Medical imaging has become brighter at the Thunder Bay Regional Health Sciences Centre.
MPP’s Bill Mauro (Lib. Thunder Bay – Atikokan) and Michael Gravelle (Lib, Thunder Bay – Superior North) announced $1 million in funding for the regional hospital. The funding will offset the cost of a new Xenon polarizer, which will be used for medical imaging.
The polarizer is part of the research conducted by Mitch Albert, a research chair and professor at Lakehead University.
Albert said his study looks at how polarized Xenon gas can help show a clearer and brighter MRI image. The polarizer uses the process of hyperpolarization to manipulate the xenon gas atoms to enhance the MRI signal.
He said there’s only a handful of people who are studying this kind of method in North America. He said the images produced using the gas compared to using liquids provides are higher in resolution, brighter and more accurate.
Patients who suffer from lung related diseases such as asthma will benefit by having the gas show an area where there is poor airflow. Albert said this could sometimes be missed with the current technology.
“Lung imaging is ready for prime time,” Albert said. “We’re doing active trials with patients with asthma, cystic fibrosis and chronic obstructive pulmonary disease. This gracious funding from Ontario is enabling us to buy the world’s best Xenon polarizer.”
Albert and his team started their research with a homemade polarizer but it didn’t provide high-resolution images. They also used Helium 3 but that became too costly as it was being heavily used by border patrols to find dirty bombs.
Xenon on the other hand is far cheaper and readily available, he said.
First Nation people have a high incident of COPD and other pulmonary diseases so they will be starting a study in order to provide better patient care, he said.
But the gas isn’t only just lung related illnesses.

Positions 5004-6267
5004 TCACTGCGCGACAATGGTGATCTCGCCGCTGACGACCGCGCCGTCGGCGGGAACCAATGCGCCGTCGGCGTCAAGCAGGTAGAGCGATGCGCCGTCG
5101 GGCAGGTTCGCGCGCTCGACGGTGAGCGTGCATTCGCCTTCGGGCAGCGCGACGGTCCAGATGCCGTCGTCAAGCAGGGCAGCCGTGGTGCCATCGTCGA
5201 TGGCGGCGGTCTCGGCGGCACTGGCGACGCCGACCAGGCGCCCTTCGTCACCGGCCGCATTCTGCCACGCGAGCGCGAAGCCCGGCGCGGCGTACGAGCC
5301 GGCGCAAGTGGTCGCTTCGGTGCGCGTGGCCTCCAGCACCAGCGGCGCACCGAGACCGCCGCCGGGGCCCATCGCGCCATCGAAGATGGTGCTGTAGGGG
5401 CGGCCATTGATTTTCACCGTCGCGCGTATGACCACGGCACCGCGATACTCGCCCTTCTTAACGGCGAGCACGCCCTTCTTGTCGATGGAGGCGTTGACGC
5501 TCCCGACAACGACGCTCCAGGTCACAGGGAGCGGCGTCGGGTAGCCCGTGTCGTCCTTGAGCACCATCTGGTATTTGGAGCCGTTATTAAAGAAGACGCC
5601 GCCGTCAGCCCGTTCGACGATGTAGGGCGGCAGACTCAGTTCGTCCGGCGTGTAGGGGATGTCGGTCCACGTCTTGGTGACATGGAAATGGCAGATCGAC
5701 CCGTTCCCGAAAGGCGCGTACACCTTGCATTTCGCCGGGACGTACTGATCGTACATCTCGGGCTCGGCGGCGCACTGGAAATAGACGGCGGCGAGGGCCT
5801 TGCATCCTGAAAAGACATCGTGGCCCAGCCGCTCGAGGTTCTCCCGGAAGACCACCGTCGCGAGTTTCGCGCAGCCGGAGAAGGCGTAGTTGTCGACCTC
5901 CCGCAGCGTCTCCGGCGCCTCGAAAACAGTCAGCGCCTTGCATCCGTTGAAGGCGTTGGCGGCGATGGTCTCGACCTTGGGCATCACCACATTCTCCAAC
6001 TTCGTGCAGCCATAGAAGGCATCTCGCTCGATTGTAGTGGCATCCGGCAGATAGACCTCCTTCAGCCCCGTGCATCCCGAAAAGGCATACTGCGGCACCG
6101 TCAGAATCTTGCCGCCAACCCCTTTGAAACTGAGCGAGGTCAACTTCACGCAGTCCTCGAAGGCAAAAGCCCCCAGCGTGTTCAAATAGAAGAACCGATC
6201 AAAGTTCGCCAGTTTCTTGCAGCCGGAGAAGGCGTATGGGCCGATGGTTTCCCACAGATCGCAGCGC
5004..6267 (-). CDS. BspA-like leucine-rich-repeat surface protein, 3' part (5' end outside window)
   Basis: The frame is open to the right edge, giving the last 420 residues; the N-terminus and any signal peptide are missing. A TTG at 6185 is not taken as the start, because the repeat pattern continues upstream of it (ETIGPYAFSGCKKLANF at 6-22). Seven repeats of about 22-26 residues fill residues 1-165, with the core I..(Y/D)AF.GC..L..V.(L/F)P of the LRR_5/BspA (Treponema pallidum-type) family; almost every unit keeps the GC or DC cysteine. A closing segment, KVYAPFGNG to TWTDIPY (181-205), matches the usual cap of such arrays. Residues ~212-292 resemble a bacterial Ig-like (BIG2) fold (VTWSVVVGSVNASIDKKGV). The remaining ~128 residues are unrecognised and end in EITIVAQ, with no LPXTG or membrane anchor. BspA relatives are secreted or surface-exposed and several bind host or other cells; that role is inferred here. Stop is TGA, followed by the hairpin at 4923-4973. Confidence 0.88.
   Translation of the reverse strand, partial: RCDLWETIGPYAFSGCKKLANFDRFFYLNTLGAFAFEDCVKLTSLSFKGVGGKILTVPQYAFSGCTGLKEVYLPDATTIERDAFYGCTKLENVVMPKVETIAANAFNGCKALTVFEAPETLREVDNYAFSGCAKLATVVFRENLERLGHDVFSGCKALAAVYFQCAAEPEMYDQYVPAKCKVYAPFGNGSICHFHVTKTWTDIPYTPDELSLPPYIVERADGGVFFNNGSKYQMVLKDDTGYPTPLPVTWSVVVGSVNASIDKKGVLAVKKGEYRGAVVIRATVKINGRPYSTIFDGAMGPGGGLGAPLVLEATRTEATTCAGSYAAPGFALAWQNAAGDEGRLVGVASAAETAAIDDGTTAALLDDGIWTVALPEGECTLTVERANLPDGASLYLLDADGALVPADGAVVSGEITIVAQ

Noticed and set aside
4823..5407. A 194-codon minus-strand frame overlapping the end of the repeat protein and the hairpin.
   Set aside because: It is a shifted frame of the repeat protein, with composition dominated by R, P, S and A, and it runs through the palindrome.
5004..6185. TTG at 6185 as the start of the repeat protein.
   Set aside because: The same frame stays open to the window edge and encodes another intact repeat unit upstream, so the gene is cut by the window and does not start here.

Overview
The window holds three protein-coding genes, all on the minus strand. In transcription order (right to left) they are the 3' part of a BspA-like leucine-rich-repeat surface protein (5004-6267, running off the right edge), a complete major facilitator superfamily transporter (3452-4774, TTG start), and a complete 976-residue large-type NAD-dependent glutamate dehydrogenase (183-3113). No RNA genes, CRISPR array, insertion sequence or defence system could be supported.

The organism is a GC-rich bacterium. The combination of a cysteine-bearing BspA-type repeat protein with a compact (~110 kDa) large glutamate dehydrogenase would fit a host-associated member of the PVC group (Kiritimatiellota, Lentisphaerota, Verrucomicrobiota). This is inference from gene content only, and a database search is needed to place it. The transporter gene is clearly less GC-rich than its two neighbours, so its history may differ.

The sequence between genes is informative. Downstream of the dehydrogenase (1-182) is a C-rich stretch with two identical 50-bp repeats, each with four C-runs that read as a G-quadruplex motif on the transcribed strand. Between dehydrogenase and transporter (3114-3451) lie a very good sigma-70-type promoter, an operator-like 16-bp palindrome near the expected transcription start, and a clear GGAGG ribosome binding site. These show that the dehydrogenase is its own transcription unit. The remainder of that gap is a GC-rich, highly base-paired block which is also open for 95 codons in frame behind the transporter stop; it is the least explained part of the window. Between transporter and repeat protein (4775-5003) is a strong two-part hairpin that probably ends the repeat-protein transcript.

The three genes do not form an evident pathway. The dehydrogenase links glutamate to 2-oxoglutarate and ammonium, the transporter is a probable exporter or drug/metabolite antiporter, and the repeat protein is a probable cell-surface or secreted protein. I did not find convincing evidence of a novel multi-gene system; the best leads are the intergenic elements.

Albert said they are also looking to use the gas for cancer treatment as well as medical imaging of the brain.
“This is brand new work and this has never been done before and we’re doing it right here in Thunder Bay,” he said. “It’s not only isolated to the lung.”
Birubi Biman, a physician at the TBRHS, said the new method will go a long way in helping patients.
“Initially it is in the research phase and what we try to do is explore its utility in dealing with patients who in my case have lung diseases,” Biman said. “With current technology what we do is take anatomic information so we get imaging from chest x-rays and CAT scanning. Both of those are static images and they rely on a picture at a point in time. This would combine both the anatomical as well as physiological information.”
She said that information combined will show how well someone is breathing, how much air is going into the lungs and how that changes over time. That’s information that they currently don’t have or measure, she said.
“This is quite exciting,” she said. “If it looks like new information then we probably have new treatment modalities or treatments that we are perhaps not doing.”
The polarizer is expected to arrive at the hospital in about five months.
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